GPs could find directly ordering specific tests more efficient than doing repeated LFTs as currently recommended, suggests an NHS-funded review that shows patients with abnormal results rarely turn out to have serious liver disease.
They found less than 5% of people with abnormal LFT results had a specific disease of the liver, many of which were unlikely to need treatment.
In the large majority of patients – 84% – abnormal LFT results were still abnormal on retesting a month later, meaning current guidelines on repeated testing were ‘inefficient’ concluded the researchers
The health technology assessment - which Pulse has learnt will be published this week - studied the use of LFTs at eleven primary care practices, eight in Birmingham and three in Lambeth, in which patients with mildly abnormal LFT results were followed up for two years.
Led by Professor Richard Lilford, from the University of Birmingham, the authors concluded: ‘LFT results seldom revert from abnormal to normal over a one-month period, and modelling shows that repeating an abnormal LFT panel, as recommended in the current guidelines, is inefficient.’
The team also found most of the diagnostic value of LFTs came down to two analytes – alanine aminotransferase (ALT) and alkaline phosphatase (ALP).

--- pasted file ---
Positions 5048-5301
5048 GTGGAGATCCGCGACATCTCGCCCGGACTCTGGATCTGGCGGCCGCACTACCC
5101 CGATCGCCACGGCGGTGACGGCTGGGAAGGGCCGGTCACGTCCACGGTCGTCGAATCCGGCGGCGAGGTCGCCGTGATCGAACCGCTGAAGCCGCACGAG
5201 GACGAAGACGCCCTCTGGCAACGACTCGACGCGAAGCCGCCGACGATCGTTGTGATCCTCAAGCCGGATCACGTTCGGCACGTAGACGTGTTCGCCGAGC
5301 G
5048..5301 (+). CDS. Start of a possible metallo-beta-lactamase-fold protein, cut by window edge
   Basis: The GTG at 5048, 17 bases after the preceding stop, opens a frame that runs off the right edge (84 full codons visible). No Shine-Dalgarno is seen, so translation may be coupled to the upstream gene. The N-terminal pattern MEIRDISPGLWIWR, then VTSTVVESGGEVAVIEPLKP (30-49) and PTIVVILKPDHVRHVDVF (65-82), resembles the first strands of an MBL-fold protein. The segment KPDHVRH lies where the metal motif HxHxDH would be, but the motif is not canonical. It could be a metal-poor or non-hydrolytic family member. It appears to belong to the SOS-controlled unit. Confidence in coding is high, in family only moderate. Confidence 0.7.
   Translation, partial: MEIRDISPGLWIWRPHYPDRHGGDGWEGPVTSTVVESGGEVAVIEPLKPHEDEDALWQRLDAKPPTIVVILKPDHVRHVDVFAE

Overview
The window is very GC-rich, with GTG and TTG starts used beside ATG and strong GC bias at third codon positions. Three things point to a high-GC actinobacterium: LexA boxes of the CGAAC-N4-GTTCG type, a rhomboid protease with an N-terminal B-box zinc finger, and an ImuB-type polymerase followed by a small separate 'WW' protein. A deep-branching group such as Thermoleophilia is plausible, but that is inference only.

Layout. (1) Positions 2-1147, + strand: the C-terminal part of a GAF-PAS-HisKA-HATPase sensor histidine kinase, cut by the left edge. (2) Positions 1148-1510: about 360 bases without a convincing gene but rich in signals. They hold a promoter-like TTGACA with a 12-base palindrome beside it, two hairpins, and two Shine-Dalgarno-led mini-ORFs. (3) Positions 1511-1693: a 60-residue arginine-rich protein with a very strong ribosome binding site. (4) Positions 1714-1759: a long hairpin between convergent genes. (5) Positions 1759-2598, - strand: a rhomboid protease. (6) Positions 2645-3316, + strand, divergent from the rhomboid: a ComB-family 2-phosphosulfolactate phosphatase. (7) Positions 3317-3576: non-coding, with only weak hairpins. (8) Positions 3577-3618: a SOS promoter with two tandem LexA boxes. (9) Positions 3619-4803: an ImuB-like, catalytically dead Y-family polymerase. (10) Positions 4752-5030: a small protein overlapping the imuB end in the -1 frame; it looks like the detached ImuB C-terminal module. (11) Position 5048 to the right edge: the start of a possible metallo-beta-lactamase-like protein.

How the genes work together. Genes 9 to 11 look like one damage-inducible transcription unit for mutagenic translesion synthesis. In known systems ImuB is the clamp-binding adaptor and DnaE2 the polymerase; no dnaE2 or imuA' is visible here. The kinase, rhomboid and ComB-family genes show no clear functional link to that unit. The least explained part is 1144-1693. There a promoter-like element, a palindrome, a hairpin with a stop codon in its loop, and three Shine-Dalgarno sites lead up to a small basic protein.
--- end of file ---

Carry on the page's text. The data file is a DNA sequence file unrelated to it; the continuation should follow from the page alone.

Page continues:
The authors concluded: ‘Liver disease is rare among people with abnormal LFT results in primary care. Only two analytes (ALT and ALP) are helpful in identifying the majority of liver disease.’
It adds: ‘LFT results seldom revert from abnormal to normal over a 1-month period, and modelling shows that repeating an abnormal LFT panel, as recommended in the current guidelines, is inefficient.’
The researchers concluded the ‘acceptability of replacing the traditional six- to eight-analyte LFT panel with a drop-down menu including the ALT/ALP combination should be evaluated’.
Dr John O’Malley, chair of the primary care reference group for the National Liver Strategy and a GP in Manchester, commented: ‘My concern is why were the tests done in the first place. Indiscriminate testing will create lots of “abnormal” results that will not indicate any liver disease.
‘However, targeted testing is a far more considered approach and I would not take this paper to mean that testing for abnormal liver “function” is a waste of time and discourage the use of full liver screens when indicated. We need more information before primary care takes this and changes practice.’
Dr Michael Cohen, member of the Primary Care Society for Gastroenterology steering committee and a GP in Bristol, said the findings suggest some tests are being done unnecessarily.
He said: ‘More and more LFTs are being done in primary care. If the diagnostic yield for liver disease is low in those with mildly abnormal tests, we could be subjecting a lot of patients to more unnecessary tests and using up scant resources.’